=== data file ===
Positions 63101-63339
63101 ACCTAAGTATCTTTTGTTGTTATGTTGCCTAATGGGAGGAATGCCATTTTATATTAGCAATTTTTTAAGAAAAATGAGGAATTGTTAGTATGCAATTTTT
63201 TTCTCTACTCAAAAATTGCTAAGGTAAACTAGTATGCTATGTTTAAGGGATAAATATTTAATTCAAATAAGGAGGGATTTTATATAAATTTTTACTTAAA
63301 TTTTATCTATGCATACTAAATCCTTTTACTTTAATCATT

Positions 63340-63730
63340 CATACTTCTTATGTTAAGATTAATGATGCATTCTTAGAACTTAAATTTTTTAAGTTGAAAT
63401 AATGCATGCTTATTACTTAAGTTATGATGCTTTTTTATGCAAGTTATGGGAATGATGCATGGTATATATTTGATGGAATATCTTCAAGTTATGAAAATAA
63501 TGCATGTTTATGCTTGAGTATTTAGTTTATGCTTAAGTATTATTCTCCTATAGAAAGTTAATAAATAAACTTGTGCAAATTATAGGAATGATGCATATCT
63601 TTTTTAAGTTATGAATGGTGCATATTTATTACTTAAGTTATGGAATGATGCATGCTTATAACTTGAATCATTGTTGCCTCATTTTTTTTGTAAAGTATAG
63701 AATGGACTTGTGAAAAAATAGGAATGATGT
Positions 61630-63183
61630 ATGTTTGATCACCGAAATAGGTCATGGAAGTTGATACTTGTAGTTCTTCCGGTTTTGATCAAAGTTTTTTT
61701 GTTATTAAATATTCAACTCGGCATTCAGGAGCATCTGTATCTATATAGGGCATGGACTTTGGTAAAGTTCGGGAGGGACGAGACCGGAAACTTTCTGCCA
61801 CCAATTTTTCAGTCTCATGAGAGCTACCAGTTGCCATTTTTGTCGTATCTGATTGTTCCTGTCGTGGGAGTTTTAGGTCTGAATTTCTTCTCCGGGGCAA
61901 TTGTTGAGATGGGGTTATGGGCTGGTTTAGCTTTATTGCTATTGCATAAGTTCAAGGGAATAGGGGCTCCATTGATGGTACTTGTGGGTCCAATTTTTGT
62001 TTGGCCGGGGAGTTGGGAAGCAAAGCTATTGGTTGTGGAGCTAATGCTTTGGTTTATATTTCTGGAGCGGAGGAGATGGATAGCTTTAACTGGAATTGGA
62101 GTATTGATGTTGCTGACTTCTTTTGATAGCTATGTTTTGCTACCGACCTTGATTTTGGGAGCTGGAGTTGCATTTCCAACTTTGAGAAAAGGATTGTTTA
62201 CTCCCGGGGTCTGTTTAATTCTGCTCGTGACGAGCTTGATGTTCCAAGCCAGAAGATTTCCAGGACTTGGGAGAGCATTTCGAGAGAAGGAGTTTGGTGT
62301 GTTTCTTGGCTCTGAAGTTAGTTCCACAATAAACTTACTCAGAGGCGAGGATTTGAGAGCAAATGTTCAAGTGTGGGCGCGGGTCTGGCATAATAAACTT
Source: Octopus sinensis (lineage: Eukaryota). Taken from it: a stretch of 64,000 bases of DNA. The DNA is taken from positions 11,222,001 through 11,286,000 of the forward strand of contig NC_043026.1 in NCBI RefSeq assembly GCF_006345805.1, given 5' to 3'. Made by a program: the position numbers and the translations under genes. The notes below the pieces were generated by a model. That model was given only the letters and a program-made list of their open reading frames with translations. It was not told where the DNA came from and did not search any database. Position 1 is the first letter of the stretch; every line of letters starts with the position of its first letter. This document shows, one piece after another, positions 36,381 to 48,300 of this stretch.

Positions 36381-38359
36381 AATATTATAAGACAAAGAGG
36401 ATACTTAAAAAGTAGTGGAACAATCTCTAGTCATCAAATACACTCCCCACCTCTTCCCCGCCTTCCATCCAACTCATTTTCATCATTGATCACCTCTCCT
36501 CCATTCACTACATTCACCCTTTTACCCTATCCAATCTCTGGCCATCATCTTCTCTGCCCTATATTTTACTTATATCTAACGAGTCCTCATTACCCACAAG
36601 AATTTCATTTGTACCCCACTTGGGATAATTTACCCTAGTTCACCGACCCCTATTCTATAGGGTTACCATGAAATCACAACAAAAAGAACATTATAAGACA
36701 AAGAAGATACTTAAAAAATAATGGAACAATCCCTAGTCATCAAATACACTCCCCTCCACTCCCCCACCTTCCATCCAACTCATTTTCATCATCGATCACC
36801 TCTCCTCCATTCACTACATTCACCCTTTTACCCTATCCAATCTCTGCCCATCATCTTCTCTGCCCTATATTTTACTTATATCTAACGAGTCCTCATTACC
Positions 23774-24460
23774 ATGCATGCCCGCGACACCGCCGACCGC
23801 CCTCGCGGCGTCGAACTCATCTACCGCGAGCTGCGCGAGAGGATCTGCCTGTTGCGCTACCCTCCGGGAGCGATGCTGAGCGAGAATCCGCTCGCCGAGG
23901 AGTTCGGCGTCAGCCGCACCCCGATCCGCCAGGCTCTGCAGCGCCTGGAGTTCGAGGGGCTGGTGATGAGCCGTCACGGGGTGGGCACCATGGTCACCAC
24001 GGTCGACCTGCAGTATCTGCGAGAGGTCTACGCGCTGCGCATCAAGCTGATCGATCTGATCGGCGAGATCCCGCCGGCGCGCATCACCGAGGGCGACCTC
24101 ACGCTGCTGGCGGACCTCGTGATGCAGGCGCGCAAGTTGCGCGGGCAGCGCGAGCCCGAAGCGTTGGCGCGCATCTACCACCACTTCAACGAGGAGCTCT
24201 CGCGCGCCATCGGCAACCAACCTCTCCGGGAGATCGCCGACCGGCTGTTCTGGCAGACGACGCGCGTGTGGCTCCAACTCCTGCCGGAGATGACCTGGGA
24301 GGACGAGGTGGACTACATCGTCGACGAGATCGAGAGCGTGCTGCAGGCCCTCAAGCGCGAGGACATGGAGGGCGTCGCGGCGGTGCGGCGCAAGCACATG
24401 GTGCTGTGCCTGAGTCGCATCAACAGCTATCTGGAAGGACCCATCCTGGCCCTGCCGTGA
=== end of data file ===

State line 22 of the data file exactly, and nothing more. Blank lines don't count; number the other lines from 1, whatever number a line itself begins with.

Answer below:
36381 AATATTATAAGACAAAGAGG